Take Time Off from Politics – Flowers for Las Vegas Before Pointless Witch-hunts

Today, Stephen Paddock, a deluded, deranged, depressed, millionaire, from a small town in Nevada committed suicide in a Las Vegas hotel.  Tragically, beforehand, he tried to take 600 people with him.  He shot 586 outdoor concert-goers from his hotel window, before shooting himself.  He killed 59 people and wounded another 527 in the worst mass shooting in US history.  The grief and pain of the victims and thousands of loved ones is unthinkable, and indescribable.

President Trump showed true class in his address to the nation.  His speech held not one shred of politics, only honest compassion for the victims, their families, and friends.

Meanwhile, the political wolves began to howl partisan slogans, about gun control.

Gun control?  How about a CDC campaign against prescription hatred addiction and vitriol overdoses?

Hayley Geftman-Gold, CBS vice president and senior counsel, posted on Facebook: “I’m actually not even sympathetic [because] country music fans often are Republican gun toters,” and, “If they wouldn’t do anything when children were murdered I have no hope that Repugs will ever do the right thing.”

This is heartless, dispassionate, disregard, of death, pain & suffering, in Las Vegas.  She dismissed empathy for the victims and families of the tragedy.  This is a frightening manifestation of a widespread mental illness – ideological, borderline-personality, “left-supremacism.”

Here is a scary question: How many “friends” does she have on Facebook?  She must have felt safe posting her feelings to them.  Who would share, or be sympathetic to, such a soulless, sociopathic viewpoint?

CBS quickly disowned and fired her.  But she and her madness are not gone.  If anything, she now has more free time and a lot more anger, to power her rhetoric and spread the word.   I shudder to think that people with similar beliefs are kneeling next to me in church.  The harm their hatred does is pernicious, poison in the spiritual air we breathe.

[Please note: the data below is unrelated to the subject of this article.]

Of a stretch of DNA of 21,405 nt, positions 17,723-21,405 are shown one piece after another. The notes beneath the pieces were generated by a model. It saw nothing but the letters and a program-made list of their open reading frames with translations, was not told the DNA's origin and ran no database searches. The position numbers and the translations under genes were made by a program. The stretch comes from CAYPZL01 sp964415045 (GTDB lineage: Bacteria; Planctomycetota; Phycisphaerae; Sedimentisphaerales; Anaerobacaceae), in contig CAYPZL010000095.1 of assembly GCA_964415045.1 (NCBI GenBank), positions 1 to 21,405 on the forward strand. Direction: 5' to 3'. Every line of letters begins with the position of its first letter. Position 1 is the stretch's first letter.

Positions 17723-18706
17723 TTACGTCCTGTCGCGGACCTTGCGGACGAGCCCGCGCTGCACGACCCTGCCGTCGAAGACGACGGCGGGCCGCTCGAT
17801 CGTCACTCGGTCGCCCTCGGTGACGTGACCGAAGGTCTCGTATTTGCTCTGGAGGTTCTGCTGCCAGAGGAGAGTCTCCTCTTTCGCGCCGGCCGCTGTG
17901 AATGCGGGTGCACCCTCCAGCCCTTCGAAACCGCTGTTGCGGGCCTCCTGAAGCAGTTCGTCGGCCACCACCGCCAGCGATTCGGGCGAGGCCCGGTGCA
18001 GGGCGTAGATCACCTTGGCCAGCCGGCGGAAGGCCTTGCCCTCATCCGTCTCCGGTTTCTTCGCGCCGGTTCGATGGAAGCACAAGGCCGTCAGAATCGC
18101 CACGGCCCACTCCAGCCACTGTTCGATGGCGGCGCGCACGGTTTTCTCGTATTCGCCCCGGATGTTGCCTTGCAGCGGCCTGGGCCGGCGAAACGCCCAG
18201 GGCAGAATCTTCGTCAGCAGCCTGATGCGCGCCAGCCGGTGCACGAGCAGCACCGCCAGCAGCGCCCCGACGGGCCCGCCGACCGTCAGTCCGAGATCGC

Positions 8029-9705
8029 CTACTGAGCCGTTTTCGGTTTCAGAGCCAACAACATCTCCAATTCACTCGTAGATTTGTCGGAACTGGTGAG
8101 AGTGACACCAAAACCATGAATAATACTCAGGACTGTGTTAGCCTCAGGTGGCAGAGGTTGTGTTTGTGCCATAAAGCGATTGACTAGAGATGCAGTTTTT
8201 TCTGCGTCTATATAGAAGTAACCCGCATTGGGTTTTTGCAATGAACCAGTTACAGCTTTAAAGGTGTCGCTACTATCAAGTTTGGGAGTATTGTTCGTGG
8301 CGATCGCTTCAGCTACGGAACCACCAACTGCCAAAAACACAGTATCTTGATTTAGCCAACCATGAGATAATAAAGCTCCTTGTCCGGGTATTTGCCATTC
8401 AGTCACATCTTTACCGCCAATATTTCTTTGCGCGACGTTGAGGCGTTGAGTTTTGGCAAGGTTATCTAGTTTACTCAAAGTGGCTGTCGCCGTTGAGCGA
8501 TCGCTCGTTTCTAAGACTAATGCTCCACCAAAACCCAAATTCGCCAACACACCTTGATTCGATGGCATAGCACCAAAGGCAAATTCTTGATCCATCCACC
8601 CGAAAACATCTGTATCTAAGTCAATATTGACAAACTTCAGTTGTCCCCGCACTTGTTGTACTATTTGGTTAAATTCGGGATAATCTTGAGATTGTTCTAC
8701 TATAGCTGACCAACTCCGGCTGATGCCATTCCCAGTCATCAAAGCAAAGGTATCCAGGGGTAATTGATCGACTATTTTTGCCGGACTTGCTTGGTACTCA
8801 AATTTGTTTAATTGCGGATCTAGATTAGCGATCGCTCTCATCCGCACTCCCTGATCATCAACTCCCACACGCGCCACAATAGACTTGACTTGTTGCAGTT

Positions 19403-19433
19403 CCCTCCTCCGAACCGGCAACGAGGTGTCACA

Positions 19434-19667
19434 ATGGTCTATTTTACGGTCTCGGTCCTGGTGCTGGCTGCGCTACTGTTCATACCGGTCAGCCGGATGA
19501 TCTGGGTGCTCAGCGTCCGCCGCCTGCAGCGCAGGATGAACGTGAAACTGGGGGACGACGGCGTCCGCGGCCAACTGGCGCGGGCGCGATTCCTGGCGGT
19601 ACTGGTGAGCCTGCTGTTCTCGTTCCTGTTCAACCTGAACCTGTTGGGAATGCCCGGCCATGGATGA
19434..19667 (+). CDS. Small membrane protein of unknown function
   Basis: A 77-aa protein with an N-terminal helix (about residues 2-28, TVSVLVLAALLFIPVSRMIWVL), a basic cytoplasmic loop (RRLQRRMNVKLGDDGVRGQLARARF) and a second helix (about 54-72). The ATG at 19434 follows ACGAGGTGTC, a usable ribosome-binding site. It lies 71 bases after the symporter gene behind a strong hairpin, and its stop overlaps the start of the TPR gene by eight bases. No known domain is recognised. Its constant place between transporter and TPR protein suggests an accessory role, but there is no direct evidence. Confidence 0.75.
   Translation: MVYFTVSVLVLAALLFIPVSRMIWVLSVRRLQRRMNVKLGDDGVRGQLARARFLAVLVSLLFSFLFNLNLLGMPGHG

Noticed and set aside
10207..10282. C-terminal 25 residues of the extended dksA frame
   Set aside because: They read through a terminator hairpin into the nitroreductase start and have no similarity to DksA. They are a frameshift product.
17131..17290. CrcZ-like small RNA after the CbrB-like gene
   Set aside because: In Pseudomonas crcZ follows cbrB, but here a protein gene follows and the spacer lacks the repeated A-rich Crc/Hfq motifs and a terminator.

She needs our prayers too, to heal herself and her “friends.” But not before we pray for the souls of the dead, and the hearts of the living who mourn them.

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America’s Legacy – Can We Remember on Memorial Day?

Yes, it is Memorial Day weekend, and for many Americans it is another holiday, albeit with precursors to the 4th of July, American flags, and hot dogs.  It seems that we have developed short attention spans, given the acceleration of information, the associated decline in verity, the expansion of scope, the collapse of objectivity, the explosion of assertions, and the evaporation of examination.

This is my 71st Memorial Day; I was born two weeks after Japan surrendered, ending World War II.  Sixty to eighty million died in that horror, about three percent of the over two billion people who inhabited the earth in 1940.

Twenty to twenty-five million military deaths included about five million prisoners of war. Some estimates show thirty-five million civilians died as a direct result of the war, and another twenty million died from disease and starvation.  No one has tallied the deaths and disabilities of the aftermath.  The mental scars darkened the lives of the survivors for generations.

More than four hundred thousand Americans died in that war, with another six hundred seventy thousand wounded.  In other words, one million Americans dead or damaged.

Then, only five years later, America engaged in the Korean “Conflict.”  Thirty-six thousand killed, one hundred three thousand wounded.

Eleven years passed before our official entrance into the Vietnam war.  Fifty-eight thousand killed, one hundred fifty-three thousand wounded.  My brother and I are fortunate, surviving, Vietnam veterans.  We both have friends on the lists of dead and wounded.  My wife’s little brother is one of the fifty-eight thousand.

Our casualties in the Middle East are not final, but six or seven thousand have died, nearly fifty thousand have been wounded.

This is the evidence of our courage and strength, despite the critics of those wars.  Please take a few minutes to remember the grim violence, the constant terror, the pain, agony, suffering, and sacrifice of those men and women, fathers and mothers, brothers and sisters, sons and daughters.

I still cry.